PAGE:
India-China talks conclude, focus on maintaining border peace
India and China today agreed that peace and tranquility on the border are key for expansion of bilateral ties as their senior officials held candid talks on a border security mechanism agreement.
Beijing: India and China today agreed that peace and tranquility on the border are key for expansion of bilateral ties as their senior officials held candid talks on a border security mechanism agreement expected to be inked during Prime Minister Manmohan Singh's proposed visit here.
The fourth meeting of the Working Mechanism for Consultation and Coordination on China-India Border Affairs concluded on a positive note here, during which officials discussed the proposed Border Defence Cooperation Agreement (BDCA), aimed at more comprehensively dealing with tensions related to patrolling by both sides along the Line of Actual Control (LAC).
The mechanism headed by Foreign Ministry officials of both the countries was formed to address problems between the troops at the borders.
The two-day meeting was "held in a candid, constructive and forward looking atmosphere", a statement issued by the Indian Embassy here said.
"Reviewing recent developments in the India-China border areas, especially in the Western Sector, the two delegations agreed that peace and tranquility on the border is the basis for the continued expansion of India-China relations," it said.
"To this end, both sides discussed further measures to maintain stability on the border, building on existing understandings and arrangements," the statement said. The talks were held against the backdrop of several incursions by Chinese troops along the LAC. The People's Liberation Army troops had intruded into the Depsang Valley in Ladakh region several times earlier this year, which lead to diplomatic tension between the two countries.
Talks under the aegis of the border mechanism played key role in resolving the dispute under which Chinese troops withdrew from the Valley. It also paved the way for a fruitful visit by Chinese Premier Li Keqiang to India in May.
Ahead of the talks, the Chinese Foreign Ministry said the mechanism has played "positive role" in enhancing cooperation and understanding between the borders related departments and the timely treatment of sensitive issues and stabilisation of border situation.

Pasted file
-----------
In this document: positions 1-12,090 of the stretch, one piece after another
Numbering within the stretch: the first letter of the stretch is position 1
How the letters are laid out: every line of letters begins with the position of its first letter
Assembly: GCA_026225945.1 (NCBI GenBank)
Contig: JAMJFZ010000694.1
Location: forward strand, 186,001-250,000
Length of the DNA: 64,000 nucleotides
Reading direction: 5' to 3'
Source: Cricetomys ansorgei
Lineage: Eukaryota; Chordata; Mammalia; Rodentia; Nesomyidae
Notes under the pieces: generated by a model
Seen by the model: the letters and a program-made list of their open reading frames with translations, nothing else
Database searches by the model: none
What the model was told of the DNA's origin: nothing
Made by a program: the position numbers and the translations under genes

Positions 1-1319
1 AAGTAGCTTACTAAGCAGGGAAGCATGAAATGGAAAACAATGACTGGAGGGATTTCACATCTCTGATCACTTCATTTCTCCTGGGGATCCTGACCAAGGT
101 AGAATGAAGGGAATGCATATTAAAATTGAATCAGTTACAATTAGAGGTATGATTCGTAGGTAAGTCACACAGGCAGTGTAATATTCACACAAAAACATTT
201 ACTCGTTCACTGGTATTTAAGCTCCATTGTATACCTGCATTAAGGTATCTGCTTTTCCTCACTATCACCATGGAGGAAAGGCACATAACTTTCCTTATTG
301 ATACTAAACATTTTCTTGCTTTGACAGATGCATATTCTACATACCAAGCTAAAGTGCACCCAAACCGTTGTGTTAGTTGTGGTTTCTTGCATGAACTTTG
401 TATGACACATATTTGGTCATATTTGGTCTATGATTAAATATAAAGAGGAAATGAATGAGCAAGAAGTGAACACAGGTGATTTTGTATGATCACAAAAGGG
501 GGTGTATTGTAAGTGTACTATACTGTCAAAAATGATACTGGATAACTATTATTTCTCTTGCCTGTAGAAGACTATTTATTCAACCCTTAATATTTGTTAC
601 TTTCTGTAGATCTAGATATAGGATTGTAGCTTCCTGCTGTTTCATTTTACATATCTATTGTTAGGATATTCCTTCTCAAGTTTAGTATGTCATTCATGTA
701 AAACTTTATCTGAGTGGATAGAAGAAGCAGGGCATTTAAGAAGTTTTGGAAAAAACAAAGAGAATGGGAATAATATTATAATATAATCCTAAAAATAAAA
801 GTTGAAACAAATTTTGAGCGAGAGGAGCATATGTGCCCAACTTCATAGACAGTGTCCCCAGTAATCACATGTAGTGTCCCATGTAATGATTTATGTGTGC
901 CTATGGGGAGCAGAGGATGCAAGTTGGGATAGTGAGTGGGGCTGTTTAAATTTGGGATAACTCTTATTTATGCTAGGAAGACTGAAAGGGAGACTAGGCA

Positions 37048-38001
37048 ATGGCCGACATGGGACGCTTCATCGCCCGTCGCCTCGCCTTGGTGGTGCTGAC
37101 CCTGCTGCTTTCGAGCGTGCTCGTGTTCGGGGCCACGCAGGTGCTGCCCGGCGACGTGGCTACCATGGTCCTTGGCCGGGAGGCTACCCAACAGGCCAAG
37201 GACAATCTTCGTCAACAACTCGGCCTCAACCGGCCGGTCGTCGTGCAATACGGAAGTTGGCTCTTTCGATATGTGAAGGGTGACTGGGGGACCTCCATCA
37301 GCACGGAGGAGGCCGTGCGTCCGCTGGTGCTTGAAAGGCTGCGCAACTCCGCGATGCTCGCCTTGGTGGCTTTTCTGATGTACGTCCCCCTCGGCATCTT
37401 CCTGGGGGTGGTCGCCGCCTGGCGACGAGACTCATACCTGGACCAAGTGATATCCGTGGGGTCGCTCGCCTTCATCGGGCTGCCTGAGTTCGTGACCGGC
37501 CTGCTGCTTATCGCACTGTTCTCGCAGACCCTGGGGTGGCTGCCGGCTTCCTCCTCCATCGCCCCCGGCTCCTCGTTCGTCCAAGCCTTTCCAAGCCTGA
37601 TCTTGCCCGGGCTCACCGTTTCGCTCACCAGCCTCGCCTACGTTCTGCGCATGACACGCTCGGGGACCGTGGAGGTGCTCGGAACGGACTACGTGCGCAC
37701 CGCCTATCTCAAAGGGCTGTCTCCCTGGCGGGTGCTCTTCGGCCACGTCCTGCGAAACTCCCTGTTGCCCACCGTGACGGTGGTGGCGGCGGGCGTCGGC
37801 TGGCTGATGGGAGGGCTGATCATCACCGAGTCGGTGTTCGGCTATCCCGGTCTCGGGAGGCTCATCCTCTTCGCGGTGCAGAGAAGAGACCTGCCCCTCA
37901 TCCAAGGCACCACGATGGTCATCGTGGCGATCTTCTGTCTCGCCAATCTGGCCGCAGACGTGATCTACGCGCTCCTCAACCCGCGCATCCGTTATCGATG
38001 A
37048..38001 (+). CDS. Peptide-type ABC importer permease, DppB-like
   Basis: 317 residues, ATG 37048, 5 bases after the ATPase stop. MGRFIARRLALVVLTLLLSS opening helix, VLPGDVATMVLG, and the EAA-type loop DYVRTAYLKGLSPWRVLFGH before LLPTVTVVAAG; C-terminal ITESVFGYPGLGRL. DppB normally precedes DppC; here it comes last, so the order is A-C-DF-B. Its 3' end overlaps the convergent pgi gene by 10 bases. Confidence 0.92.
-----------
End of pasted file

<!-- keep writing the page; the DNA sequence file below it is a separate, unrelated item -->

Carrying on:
Foreign Ministry Spokesman Hong Lei even suggested that it could be leveraged to resolve the vexed boundary dispute. Besides the incursions, the meeting also discussed the BDCA, regarded as an upgraded version of the mechanism to comprehensively address a host of issue related to the disputed boundary issue including the patrolling of the LAC by both armies.
While officials were tight lipped about the progress of the talks over finalisation of the BDCA, expectations were high that it could be signed during Prime Minister Singh's visit here slated for the fourth week of October.
The Indian delegation at the border mechanism talks was led by Gautam Bambawale, Joint Secretary (East Asia). It also included representatives of the ministries of Defence and Home Affairs as well as members of the Indian Army and Indo-Tibetan Border Police.
The Chinese delegation was led by Ouyang Yujing, Director General, Department of Boundary and Oceanic Affairs, Ministry of Foreign Affairs and comprised of representatives of the National Defence of the People's Republic of China. The Indian delegation also called on Liu Zhenmin, China's Vice-Minister of Foreign Affairs.
Meanwhile, a number of official level talks have been held here during the past weeks as part of preparations for Singh's visit. 2013 was regarded as landmark year in the relations between the two countries as it will be for the first time both Prime Ministers visited each other countries in the same year, stepping up high level exchanges.
While Li made New Delhi his first destination abroad after he took over as Premier to send a strong message of the importance attached by China's new leadership to its ties with India, Singh's visit was a reciprocal state visit which was expected to focus on a host follow-up measures to strengthen relations, including China's promise to address over USD 30 billion trade deficit.
Also the two militaries are poised to hold their third joint military exercises in November this year at Chengdu in China after a gap of four years.
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